As a new generation takes over leadership of major Hong Kong developers including CK Assets and New World Development, the heir of the city’s “shop king” Tang Shing-bor is building on a relationship with a HKEX-listed developer first forged by his 83-year-old father.
Stan Group, chaired by Tang Shing-bor’s youngest son Stan Tang, has entered a joint venture with tycoon Joseph Lau’s Chinese Estates to redevelop an industrial building in Tsuen Wan, the New Territories. Stan Group announced Monday that it is taking a 50 percent stake in the joint venture to redevelop the 8-storey Possehl Building, an industrial building at 14-18 Ma Kok Street, Tsuen Wan. Lau’s Chinese Estates will take the remaining half stake.
Purchased by Tang’s family last year from a factory owner for HK$450 million ($57 million), the Possehl Building has a floor area of over 120,000 square feet (11,148 square metres). The redevelopment is expected to increase the project’s gross floor area by 60 percent to 190,000 square feet for the site and the project is scheduled to complete in 2019.
The building is located in an industrial area in Tsuen Wan — a 20-minute walk from the nearest metro station Tsuen Wan West.
Chinese Estates Confident in HK’s Industrial Market
“With the opening of modern, new industrial buildings in Tsuen Wan District, prices and transaction volumes in the industrial sector have scaled to new heights. We expect the district to continue to be a hub for such development,” said Andy Tai, Senior Manager of Sales and Investment at Chinese Estates in a statement. “Chinese Estates has confidence in the market, and we are delighted to have the opportunity to collaborate with Tang Shing-bor’s Family and Stan Group on this project.”
While there has been a surge of investments in industrial projects which have already been approved for conversion to commercial use, in the local language version of Chinese Estates’ statement, Tai was careful to point out the company’s confidence in the future value of industrial projects, and no notice has been provided of the property being approved for alternative purposes.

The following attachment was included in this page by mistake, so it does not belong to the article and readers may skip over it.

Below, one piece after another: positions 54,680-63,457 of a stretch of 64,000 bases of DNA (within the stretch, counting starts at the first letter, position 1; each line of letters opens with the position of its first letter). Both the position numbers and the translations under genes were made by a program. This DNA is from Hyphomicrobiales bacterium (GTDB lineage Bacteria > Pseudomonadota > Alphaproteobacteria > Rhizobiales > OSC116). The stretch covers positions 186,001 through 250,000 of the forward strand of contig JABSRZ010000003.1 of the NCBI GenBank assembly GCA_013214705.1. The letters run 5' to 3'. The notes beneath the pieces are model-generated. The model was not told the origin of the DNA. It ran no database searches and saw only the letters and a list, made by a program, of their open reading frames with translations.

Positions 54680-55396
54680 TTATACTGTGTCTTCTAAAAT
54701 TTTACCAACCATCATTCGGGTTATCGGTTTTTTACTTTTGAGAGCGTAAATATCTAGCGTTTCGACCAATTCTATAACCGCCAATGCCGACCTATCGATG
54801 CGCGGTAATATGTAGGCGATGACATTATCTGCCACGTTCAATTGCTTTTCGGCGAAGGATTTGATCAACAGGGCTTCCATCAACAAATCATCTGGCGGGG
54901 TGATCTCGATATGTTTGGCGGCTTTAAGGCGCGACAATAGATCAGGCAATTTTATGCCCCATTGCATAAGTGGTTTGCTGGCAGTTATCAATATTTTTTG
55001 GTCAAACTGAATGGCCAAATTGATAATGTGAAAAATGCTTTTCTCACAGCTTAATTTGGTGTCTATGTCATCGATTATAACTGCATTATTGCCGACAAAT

“This partnership brings together two developers with extensive experience in the property investment and development sector,” said Stan Chan, the 32-year-old chairman of Stan Group in the statement. “Our investment in this joint venture contributes to the achievement of our immediate goal of acquiring industrial building assets in core locations.”
New Generation Leverages Family Relationships
Tang Shing-bor established ties with Chinese Estates as a buyer of the latter’s properties in the past few years. In September 2016, Tang acquired Chinese Estates’ The Zenith mall in Wanchai, along with a bundle of car parks for HK$564 million ($72 million). The deal followed Tang’s 2012 purchase of a section of Chinese Estates’ Indi Home mall and 135 car park spaces in Tsuen Wan for HK$350 million ($45 million).
The retail king’s son is building a property empire himself. Stan Group, named after Stan himself, owns a dozen properties in Hong Kong, comprising residential, commercial, and industrial assets mostly in Kowloon and the New Territories.
Regarded as the successor to his father’s $2 billion retail shop business, Stan Tang has ventured into other sectors including hotels, restaurants and flexible offices. In 2016, Tang set up co-working space The Wave in Kwun Tong. Just last year Stan Group bought the Hotel Bonaparte in Wanchai for HK$450 million, and the group’s hospitality subsidiary Tang’s Living owns some 11 hotels across the city, its corporate website shows.